Description The ghostly Saddam Mosque glared down upon the Iraqi Guardsmen. It had been a hiding place for insurgents to detonate that have killed many.Children laugh gleefully at the camera. They do not know what lay within the streets of their city. Another suicide bomber smiles for his last picture. He stares down the canyon of terror.He does not know.The fading bull as the crescent moon rises.We are eclipsed. Our eyes just a sliver. The oily black darkness entangles the couple.Their arms reach out for something to hold on to. The monster insect does not understand the singularity of the face.The mask cannot see the many. The young soldier takes aim but he is shooting into thin air. He shoots into the blue square pointing to the four corners of the world.The conflict is invisible and misunderstood. Its true origin a mystery.
MARK A. SMITH M.F.A., Indiana Member Since December 2011 Artist Statement **Profits are Used to Research Disabled Combat Veterans** Mark A. Smith AKA "Doc Smith" Combat Veteran, Artist & Advocate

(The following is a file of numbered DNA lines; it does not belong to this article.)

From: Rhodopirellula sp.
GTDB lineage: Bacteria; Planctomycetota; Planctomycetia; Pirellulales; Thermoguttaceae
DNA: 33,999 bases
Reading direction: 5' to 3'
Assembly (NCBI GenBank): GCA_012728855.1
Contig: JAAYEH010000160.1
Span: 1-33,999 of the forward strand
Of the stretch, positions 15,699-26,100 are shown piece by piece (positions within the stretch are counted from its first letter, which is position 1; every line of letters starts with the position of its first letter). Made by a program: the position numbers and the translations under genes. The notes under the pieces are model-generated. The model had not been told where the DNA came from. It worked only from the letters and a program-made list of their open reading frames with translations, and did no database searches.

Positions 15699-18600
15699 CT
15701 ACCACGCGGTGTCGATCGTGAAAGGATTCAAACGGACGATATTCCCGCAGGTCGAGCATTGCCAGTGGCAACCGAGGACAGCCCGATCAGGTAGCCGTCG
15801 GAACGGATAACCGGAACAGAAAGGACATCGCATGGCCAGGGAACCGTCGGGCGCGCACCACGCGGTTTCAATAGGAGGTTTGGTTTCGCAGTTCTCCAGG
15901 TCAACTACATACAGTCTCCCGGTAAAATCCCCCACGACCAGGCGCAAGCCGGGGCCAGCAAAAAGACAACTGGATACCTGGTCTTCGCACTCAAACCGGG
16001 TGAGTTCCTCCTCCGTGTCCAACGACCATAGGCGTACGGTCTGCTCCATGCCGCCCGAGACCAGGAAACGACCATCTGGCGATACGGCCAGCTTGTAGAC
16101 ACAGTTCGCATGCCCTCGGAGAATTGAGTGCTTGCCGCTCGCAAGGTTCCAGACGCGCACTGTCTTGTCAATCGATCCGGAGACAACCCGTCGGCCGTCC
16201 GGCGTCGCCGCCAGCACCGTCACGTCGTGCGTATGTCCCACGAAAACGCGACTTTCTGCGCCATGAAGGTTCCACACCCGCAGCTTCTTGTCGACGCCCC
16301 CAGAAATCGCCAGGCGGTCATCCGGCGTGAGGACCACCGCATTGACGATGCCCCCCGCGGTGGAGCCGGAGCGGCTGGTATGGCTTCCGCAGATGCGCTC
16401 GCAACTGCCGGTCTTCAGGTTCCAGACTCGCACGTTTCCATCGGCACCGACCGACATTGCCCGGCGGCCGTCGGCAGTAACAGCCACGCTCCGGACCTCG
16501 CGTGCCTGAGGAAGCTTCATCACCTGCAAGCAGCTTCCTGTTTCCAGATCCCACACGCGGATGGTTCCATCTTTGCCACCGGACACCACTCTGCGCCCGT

I have been absorbed with the subject of war since my deployment to Iraq in 2004. There, I patrolled the streets of Mosul as a medic in an infantry battalion. The tale of that year is one of tragedy and triumph - of sadness and joy, for which I have a lifetime to reflect on the things I witnessed. The images are still vivid. The ferocity of war imprinted upon my mind. I will never forget the twisted steel mixed with fleshy carnage. My heart sinks when I recall a decimated group of children while a mother looks on in horror. The memory bleeds straight through me. In my efforts to find a meaning, I use my art to honor the greatest triumph of the human spirit of these grave moments. This is my role as an artist. My art reveals the cast of characters caught in the drama of war. The tyrants, heroes, villains and the innocent are characters of a drama whose tragic moments ripple throughout my eternity. The motifs of my work share expressions of these experiences. Some are good and some are bad, some deserve honor and must be celebrated.